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For some people, playing violent video games can help ease nightmares.  This may sounds counter intuitive, but it appears to be true, according to a series of studies by Dr. Jayne Gackenbach of Grant McEwen University in Alberta and her colleagues.

One way that gaming could help is by teaching dreamers to respond to threatening situations, so dream threats aren’t as frightening.  In fact, gamers tend to be less aggressive in dreams than non-gamers are. However, when they are aggressive in their dreams, gamers’ aggression is more intense than that of non-gamers.  This indicates that gamers have learned how to focus their aggression on the most significant threats.

US Sailors Playing a Video Game. Source:US Navy

Gamers are also less likely to have bad things happen to them in their dreams than non-gamers are, another sign that gaming teaches dreamers how to take control of the events in their dreams.

In fact, high-end gamers frequently find their nightmares invigorating and exciting.

Gaming might takes on the threat-rehearsal role attributed to dreaming itself, as postulated in theories about the evolutionary origin of dreams and dreaming as a means of generating virtual realities. Gaming teaches gamers how to handle threats in dreams. Dreaming teaches dreamers how to deal with threats in real life.

How Does Gaming Help?

Some researchers have postulated that combat games can make dreams less frightening by numbing the dreamer to violence.

Gaming could also help prevent a dreamer  who has  just experienced a waking life trauma from having post-traumatic flashbacks by giving the mind visuospatial cognitive tasks to concentrate on so it can’t consolidate visual memories of the trauma. Some soldiers have even reported an urge to play video games immediately after returning from combat.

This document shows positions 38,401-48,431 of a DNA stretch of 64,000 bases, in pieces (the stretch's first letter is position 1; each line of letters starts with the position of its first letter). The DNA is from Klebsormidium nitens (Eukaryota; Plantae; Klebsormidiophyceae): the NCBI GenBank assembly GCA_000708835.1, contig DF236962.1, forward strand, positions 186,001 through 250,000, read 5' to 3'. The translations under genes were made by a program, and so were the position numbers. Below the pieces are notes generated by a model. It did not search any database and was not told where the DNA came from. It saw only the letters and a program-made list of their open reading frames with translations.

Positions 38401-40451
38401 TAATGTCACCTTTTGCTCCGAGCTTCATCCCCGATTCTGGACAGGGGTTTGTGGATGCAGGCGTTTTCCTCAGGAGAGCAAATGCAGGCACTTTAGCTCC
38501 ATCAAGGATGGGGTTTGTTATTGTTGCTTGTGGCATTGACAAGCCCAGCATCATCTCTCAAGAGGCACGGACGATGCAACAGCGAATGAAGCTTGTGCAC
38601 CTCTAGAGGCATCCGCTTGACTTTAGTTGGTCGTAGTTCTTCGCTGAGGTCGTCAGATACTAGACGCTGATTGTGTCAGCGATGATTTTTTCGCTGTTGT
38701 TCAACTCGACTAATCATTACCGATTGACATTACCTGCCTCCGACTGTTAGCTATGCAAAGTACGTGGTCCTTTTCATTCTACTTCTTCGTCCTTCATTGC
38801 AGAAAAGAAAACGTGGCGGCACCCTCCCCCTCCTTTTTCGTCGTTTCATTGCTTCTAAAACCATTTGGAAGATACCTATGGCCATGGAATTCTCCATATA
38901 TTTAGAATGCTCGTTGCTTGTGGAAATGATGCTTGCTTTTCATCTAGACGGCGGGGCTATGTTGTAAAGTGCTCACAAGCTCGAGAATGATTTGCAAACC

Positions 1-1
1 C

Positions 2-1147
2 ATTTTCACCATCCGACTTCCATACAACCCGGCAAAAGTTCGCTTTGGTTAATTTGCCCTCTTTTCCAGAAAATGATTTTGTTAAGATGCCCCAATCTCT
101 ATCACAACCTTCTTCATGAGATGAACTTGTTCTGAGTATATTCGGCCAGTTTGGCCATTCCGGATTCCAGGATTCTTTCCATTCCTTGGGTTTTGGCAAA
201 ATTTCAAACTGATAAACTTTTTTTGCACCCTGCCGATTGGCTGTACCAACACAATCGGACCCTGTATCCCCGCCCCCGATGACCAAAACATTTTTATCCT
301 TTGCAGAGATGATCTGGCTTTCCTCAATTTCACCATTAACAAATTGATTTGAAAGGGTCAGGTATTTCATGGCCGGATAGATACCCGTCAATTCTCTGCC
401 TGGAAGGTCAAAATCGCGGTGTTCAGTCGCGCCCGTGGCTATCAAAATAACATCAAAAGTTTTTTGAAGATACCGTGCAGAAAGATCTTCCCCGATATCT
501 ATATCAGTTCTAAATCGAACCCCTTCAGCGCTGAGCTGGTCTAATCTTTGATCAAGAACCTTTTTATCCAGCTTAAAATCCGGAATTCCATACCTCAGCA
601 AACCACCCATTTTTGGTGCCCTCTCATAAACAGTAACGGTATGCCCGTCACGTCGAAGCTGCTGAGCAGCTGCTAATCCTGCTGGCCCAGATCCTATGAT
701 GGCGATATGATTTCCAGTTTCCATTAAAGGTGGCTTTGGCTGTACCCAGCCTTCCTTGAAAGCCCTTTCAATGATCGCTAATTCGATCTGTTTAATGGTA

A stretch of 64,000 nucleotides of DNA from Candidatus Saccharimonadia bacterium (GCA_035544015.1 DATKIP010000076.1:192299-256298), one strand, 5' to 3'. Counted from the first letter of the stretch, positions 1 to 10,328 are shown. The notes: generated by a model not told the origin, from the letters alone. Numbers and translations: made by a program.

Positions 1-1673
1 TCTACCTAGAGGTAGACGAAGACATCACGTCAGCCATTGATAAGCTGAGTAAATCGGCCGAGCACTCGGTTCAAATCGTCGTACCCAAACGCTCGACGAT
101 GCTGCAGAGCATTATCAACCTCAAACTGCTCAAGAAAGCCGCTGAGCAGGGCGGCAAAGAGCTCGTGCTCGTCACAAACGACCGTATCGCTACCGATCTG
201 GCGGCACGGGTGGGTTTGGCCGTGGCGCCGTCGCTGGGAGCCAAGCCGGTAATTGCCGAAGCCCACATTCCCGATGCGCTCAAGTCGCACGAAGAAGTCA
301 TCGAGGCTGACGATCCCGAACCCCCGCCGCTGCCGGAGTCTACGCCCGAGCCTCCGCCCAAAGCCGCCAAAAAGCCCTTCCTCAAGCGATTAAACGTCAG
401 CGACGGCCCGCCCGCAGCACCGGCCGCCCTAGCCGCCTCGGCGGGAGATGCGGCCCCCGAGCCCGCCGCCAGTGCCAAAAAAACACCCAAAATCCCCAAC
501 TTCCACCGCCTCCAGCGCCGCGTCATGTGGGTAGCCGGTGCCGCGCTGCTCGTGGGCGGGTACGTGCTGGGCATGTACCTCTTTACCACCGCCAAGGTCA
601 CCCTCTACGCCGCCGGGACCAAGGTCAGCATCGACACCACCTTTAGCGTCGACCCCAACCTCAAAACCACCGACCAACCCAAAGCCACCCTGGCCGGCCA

Gaming and Gender

Past dream research on gamers focused on men. In a recent study, Gackenbach and her team wanted to see if gaming had different effects on the nightmares of female gamers than it did on male gamers.  The researchers studied male and female university student gamers who had experienced at least one trauma.

When they examined post-traumatic nightmares, the team found that male high-end gamers had less intense nightmares than female high-end gamers, female low-end gamers and male low-end gamers. While male high-end gamers had the least troubling drams, female high-end gamers had dreams that were most troubling.

Why the Difference?

The researchers think there could be several explanations.

One could have to do with the types of games played. Women who spend a lot of time gaming spend more time playing casual games and less time playing completive sports or combat games than their male counterparts, so these women don’t gain as much experience dealing with threatening game situations.

Female high-end gamers are also less likely to play multi-player games than male high-end gamers, and therefore get less of an opportunity to learn how to deal with threats presented by other people.

Social Roles

It’s also possible, according to the team, that female high-end game players may be experiencing sex role conflict, and this can manifest itself in their dreams. Traditionally, women aren’t supposed to enjoy, or even play violent combat-centered activities. Maybe in their dreams, their social learnings emerge from their unconscious, telling them that they shouldn’t like those games at all, they shouldn’t be winning them, and they are actually very weak. Their nightmares become a means of reinforcing social roles, showing them that as women, they really don’t have power and can’t control what happens to them.

Source: Gackenbach, J.E., Darlington, M., Ferguson M. & Boyes, A. (2013) Video Game Play as Nightmare Protection: A Replication and Extension. Dreaming, 23(2):97-11.